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Lenders object to 1,300% increase in money advice costs


Published: 19 February 2013 | Author: Bernard Clarke

Lenders are alarmed at proposals to increase the contribution they make to the funding of the Money Advice Service (MAS) by more than 1,300%. 

Our response to the FSA's consultation paper 13/2, Regulatory fees and levies, to be submitted this week, will say that firms oppose a proposed increase of 1,309% in the funding levy in 2013/14 partly because it is based on a fundamentally flawed methodology. We also argue that the plans should not have been published without prior consultation with the industry.

In particular, we do not agree with a funding formula based on a simplistic read-across from the number of times there is any sort of interaction between consumers and mortgage services and information offered by the MAS. 

How do consumers use mortgage calculators?

An example of where this is inappropriate is in the number of times consumers use the mortgage calculator on the MAS website (which amounts to more than 11% of public contact with the service, according to the FSA). The mortgage calculator is a low-cost, low-maintenance tool and something that the MAS has pushed to consumers as part of its national television advertising campaign.

We believe that when a consumer uses an online mortgage calculator, this cannot be interpreted as a need for tailored money advice.  Moreover, there is nothing to distinguish the mortgage calculator operated by the MAS from the many others that are available, including our own. Instead of a funding formula based on the numbers of up-front points of contact with consumers, the FSA and the MAS should analyse what happens to a consumer (if anything) as a result of this contact, what decisions they take, what the outcome is, and whether there is any evidence of a need for advice as a result.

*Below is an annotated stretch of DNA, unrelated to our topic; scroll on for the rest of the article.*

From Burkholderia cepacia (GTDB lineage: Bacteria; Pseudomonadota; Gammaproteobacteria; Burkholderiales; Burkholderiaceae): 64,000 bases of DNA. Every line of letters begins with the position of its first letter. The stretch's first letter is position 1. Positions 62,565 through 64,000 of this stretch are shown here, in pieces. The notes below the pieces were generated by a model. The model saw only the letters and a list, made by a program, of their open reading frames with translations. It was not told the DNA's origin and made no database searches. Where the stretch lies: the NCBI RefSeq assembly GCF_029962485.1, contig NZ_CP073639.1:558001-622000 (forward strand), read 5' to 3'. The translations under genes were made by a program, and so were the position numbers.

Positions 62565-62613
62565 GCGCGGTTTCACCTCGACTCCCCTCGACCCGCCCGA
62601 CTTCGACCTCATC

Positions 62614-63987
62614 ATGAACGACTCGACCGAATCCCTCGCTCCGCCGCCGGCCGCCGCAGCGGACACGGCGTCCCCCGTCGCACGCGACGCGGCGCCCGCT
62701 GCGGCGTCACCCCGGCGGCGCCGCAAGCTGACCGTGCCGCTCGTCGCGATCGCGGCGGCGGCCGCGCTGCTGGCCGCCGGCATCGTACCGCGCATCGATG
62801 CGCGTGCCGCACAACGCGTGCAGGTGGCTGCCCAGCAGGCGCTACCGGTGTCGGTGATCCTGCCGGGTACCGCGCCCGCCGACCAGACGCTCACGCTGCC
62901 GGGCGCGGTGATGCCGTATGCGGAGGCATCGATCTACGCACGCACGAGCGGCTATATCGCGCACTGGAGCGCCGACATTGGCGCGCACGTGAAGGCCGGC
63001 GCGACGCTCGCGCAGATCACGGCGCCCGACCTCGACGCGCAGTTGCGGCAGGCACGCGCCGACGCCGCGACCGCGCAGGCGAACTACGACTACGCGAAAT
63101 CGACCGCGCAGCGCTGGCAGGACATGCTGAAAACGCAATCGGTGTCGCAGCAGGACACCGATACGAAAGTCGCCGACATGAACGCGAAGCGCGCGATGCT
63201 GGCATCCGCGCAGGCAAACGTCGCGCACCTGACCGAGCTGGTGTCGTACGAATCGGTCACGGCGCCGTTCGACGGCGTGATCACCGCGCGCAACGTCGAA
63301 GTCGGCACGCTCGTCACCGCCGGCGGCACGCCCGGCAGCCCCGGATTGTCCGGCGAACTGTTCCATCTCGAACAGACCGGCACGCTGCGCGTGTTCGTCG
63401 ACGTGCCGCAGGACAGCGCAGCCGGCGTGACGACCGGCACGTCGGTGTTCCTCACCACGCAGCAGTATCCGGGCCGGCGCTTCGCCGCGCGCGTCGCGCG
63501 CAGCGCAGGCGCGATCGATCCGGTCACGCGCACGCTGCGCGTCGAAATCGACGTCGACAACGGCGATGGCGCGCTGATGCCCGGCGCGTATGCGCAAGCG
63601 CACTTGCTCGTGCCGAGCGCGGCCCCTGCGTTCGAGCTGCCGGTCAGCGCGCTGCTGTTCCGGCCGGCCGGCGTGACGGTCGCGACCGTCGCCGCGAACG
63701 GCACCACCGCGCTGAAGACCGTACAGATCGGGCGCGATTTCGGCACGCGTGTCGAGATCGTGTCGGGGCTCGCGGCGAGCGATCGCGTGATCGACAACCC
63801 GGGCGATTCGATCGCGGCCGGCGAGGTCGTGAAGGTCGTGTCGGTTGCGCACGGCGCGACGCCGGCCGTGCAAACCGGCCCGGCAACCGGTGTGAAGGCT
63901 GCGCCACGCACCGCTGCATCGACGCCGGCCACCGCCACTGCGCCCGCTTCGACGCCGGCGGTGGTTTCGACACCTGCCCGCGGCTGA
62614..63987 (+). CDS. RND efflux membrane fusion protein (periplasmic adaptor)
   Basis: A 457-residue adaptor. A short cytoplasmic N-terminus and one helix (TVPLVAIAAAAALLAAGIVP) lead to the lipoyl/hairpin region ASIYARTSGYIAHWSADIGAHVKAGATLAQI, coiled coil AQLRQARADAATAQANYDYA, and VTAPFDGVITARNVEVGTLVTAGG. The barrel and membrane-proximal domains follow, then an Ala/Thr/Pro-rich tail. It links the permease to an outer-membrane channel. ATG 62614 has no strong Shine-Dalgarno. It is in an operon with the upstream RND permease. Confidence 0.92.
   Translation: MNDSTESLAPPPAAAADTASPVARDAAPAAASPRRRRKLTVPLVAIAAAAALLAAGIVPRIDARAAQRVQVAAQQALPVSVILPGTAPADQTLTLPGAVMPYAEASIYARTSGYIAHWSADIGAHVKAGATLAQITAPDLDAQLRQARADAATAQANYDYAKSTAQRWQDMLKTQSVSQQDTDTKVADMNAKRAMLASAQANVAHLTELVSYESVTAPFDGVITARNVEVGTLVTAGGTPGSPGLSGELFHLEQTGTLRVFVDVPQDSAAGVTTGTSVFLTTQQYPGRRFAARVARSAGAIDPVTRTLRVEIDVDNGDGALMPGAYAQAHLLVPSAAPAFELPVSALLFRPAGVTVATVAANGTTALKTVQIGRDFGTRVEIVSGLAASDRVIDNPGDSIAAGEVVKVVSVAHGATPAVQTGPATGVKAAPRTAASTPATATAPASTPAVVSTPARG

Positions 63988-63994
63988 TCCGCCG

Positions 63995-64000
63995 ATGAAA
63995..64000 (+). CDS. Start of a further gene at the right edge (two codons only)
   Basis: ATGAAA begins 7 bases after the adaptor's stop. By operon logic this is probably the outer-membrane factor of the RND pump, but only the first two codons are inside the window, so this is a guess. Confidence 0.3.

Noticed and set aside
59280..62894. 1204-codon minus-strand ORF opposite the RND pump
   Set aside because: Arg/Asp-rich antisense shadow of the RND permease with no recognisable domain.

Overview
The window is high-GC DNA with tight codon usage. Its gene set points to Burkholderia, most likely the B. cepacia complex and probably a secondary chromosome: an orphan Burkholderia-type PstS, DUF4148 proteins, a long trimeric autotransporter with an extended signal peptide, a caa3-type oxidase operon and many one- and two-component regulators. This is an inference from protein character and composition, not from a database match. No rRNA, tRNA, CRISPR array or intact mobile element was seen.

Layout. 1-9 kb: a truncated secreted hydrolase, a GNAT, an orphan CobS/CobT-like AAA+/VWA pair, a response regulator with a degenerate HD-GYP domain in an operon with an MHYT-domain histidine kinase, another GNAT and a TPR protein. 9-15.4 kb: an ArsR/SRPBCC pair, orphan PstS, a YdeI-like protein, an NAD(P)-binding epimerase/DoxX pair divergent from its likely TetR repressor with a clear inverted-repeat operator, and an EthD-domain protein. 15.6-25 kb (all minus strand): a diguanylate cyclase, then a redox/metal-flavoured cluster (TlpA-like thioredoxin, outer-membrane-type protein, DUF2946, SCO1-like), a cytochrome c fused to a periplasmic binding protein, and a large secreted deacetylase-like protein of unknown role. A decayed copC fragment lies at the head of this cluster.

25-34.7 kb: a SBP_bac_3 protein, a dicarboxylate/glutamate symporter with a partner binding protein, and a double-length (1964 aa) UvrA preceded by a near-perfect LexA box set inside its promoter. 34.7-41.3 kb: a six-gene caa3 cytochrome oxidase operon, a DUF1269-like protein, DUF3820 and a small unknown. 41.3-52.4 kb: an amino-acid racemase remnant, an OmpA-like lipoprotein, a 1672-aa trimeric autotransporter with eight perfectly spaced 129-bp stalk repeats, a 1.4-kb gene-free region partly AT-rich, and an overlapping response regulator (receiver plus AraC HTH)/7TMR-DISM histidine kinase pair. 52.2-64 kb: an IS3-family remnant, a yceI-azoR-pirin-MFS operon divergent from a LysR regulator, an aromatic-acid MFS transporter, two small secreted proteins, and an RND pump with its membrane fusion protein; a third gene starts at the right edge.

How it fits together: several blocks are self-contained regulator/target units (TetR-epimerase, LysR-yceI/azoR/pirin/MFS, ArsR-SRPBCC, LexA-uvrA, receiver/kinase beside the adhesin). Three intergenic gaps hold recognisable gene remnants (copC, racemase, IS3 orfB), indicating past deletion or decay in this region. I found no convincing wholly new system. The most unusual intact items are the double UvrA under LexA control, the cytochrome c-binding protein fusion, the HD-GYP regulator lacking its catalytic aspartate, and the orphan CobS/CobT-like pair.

We believe that the proposal brings into sharp focus how the MAS intends to deliver its objectives. In our view, there is little correlation between the funding proposed for the MAS for 2013/14 - one-third of which will be provided by lenders - and the outcomes it is seeking to deliver.

The MAS rightly acknowledges that there are other agencies providing money advice, and should be capable of identifying exactly what it is seeking to do and making sure that it does not duplicate or undermine other money advice services.

But its 2013/14 draft business plan, which we responded to last week, provides scant information on how the service will deliver new or evolving areas of work. That detail is needed if lenders are to have confidence that the MAS is geared up to achieving its objectives and to providing value, both for the industry and consumers.   

Lender support for money advice

We support the general premise that advice is worthwhile. Our members do much to engage with independent money advice providers as part of their efforts to assist customers in financial difficulty. But, without some basic and consistent measures of performance, the ability of firms to see the value of debt advice - both for themselves and for consumers - is impaired. 

The lack of data (which needs to be presented in a consistent and regular fashion) makes it difficult to compare the MAS with other organisations and focus on the development of good practice. It also presents difficulties for lenders and, we assume, for the MAS itself in its efforts to co-ordinate the sector. Without being able to measure the value of debt advice, it is harder for lenders to justify their continuing support for the service.

We recognise that the absence of any initiative in the business plan to address mortgage debt may reflect the efforts already made by lenders in helping borrowers in financial difficulty. But if lenders are only benefiting indirectly from the MAS, there is even less of a case for the proposed increase in the funding levy.

One effect of the proposed increase could be that lenders are less able to fund money advice initiatives elsewhere. This could have an effect on areas falling outside of the MAS’ target audience, but where there may still be a need for advice.

We are pleased that the MAS recognises the importance of building financial capability from an early age. We urge it to work closely alongside experts in this field, including the Personal Finance Education Group  and the Institute of Financial Services' School of Finance, in order to prevent duplication and build on the good work already being done.